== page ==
As Raymond Fisman and Edward Miguel explain at the beginning of their new book, Economic Gangsters: Corruption, Violence, and the Poverty of Nations, there are two main currents of thinking among those who opine on the wisdom of foreign aid: the “poverty trap” view, which holds that aid must be injected to end a vicious cycle in which inability to save leads to disaster in lean years, and the view that more such aid is simply sending good money after bad, straight into the hands of corrupt officials to be funneled away or otherwise wasted. Fisman and Miguel aim to look at corruption and violence in developing countries to determine how prevalent such evils are, how they are caused, and how they can be prevented—and, therefore, what the best way, non-ideologically-speaking, of raising up poor nations might be.
The funny thing about corruption is that it tends to exist out of sight—at least, out of sight of official statistics and public measurements. No one reports the bribes he takes on his income tax returns. So Fisman and Miguel have to come up with creative means of measuring corruption of various types, and this is the most fun part of their book. Economic Gangsters is completely accessible to the general reader, with virtually no economic jargon or concepts more difficult than “incentives matter,” but it perfectly captures the exciting, puzzle-solving nature of this kind of academic research.
My favorite example: how do you measure the value of a corporation’s political ties? Find a dictator running a country with a stock market; find companies with close personal and political ties to the dictator; and see what happens to corporate stock prices when the dictator’s fortunes wax and wane, compared with the prices of non-connected company shares and general stock indices. Stocks of the company owned by the son of Suharto, the former Indonesian leader, tumbled when he had the sniffles, and the data Fisman and Miguel gather comparing prices over time with news reports on Suharto’s health is enlightening. They find similarly creative ways to measure smuggling between Hong Kong and mainland China and the “culture of corruption” in countries around the world. Further, they find we can understand these practices by understanding the underlying incentives—even those behind such things as witch killings.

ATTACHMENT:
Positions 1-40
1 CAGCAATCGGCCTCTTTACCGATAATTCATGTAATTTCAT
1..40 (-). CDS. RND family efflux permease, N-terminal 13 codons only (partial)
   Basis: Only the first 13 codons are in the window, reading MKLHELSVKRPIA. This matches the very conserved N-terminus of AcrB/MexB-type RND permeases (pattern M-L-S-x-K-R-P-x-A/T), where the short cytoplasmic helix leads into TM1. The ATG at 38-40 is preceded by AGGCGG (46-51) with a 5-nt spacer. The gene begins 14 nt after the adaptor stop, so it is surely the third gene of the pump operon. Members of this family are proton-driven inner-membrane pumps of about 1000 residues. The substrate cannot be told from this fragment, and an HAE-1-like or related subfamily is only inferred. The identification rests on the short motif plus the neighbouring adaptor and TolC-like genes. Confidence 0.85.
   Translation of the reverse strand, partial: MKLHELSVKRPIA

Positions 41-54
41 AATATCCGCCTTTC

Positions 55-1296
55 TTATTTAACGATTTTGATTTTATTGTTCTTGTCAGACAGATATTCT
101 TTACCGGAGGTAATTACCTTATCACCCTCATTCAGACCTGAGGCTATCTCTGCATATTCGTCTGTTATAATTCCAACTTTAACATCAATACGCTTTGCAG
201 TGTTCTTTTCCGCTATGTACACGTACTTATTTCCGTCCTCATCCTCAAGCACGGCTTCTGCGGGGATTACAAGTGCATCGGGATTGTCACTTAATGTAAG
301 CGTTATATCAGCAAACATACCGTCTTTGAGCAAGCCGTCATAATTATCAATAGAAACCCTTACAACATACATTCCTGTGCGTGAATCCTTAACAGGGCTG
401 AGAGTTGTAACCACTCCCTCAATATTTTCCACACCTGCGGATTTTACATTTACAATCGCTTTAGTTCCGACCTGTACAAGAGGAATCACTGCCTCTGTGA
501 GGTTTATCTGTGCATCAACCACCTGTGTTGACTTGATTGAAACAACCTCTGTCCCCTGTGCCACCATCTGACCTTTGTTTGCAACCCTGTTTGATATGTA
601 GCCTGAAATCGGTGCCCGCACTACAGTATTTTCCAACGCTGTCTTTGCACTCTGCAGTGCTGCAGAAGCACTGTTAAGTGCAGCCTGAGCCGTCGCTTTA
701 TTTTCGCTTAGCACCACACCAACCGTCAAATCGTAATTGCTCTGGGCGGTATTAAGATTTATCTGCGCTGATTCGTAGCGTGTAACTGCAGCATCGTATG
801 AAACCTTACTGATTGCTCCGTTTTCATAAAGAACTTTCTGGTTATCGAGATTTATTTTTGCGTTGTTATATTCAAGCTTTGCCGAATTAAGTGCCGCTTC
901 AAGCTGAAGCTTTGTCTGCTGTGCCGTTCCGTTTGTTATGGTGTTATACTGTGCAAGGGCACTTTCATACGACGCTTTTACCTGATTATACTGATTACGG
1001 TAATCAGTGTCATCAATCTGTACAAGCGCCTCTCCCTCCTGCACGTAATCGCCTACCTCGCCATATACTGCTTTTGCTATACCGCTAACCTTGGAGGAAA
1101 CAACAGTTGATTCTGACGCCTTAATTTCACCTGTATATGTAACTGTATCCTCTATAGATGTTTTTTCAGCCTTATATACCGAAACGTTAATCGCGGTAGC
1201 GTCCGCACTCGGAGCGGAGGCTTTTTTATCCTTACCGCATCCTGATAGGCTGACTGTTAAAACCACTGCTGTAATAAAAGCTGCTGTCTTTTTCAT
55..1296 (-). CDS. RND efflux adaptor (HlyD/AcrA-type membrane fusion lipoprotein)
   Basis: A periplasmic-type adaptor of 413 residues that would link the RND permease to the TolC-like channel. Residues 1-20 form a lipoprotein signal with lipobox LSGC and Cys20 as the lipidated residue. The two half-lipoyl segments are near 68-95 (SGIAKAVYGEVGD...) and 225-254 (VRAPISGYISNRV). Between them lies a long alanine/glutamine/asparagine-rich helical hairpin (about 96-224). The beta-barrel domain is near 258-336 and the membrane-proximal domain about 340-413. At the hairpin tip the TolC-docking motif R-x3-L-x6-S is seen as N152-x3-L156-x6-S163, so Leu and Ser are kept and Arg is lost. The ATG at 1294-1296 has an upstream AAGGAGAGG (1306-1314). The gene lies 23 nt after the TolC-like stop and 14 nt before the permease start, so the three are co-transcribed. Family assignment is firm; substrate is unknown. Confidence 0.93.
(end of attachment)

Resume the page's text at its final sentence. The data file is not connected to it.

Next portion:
The authors put forward a few suggestions of their own for ending—or at least ameliorating—poverty, the best of which is probably Rapid Conflict Prevention Support. Violent conflict in Africa becomes significantly more probable as rains (and crops) fail and poverty and hunger creep closer. Foreign aid could be distributed as a system of insurance where disbursements would begin based on meteorological data. This would eliminate incentives among farmers to work less (and receive insurance payments) and among national leaders to fake or even increase poverty (to get more aid).
But Fisman and Miguel’s biggest, and most important, suggestion is the basic one that foreign aid and other solutions to developing-nation poverty be studied and implemented in an evidence-based manner. Without experimental data it’s very difficult to determine whether a particular program is actually effective or not (or cost-effective or not). Randomized trials, like those carried out for developing medicines, are rare in the field of poverty reduction. But sometimes they are carried out. For example, local democratic control of public works projects is often touted as an antidote to corruption and skimming of funds. But in Indonesia a test was conducted to compare road building under local control, the thread of a federal audit, and no corruption prevention. Local control did little better than the control group, while those projects that were audited involved significantly less stolen money.
The authors adhere to their intention to remain non-ideological, and their interest is clearly in going where the evidence leads them. Unfortunately, large-scale economic experiments are often impossible and unethical, so some things can never be tested. But those interested in solutions that actually work should use what information they can. Economic Gangsters provides some of that information, and an interesting look at how to find it. It also tells some great stories about the incentives economic gangsters respond to, the strange circumstances that sometimes create these incentives, and how governments and other groups can play with them to aim for better outcomes.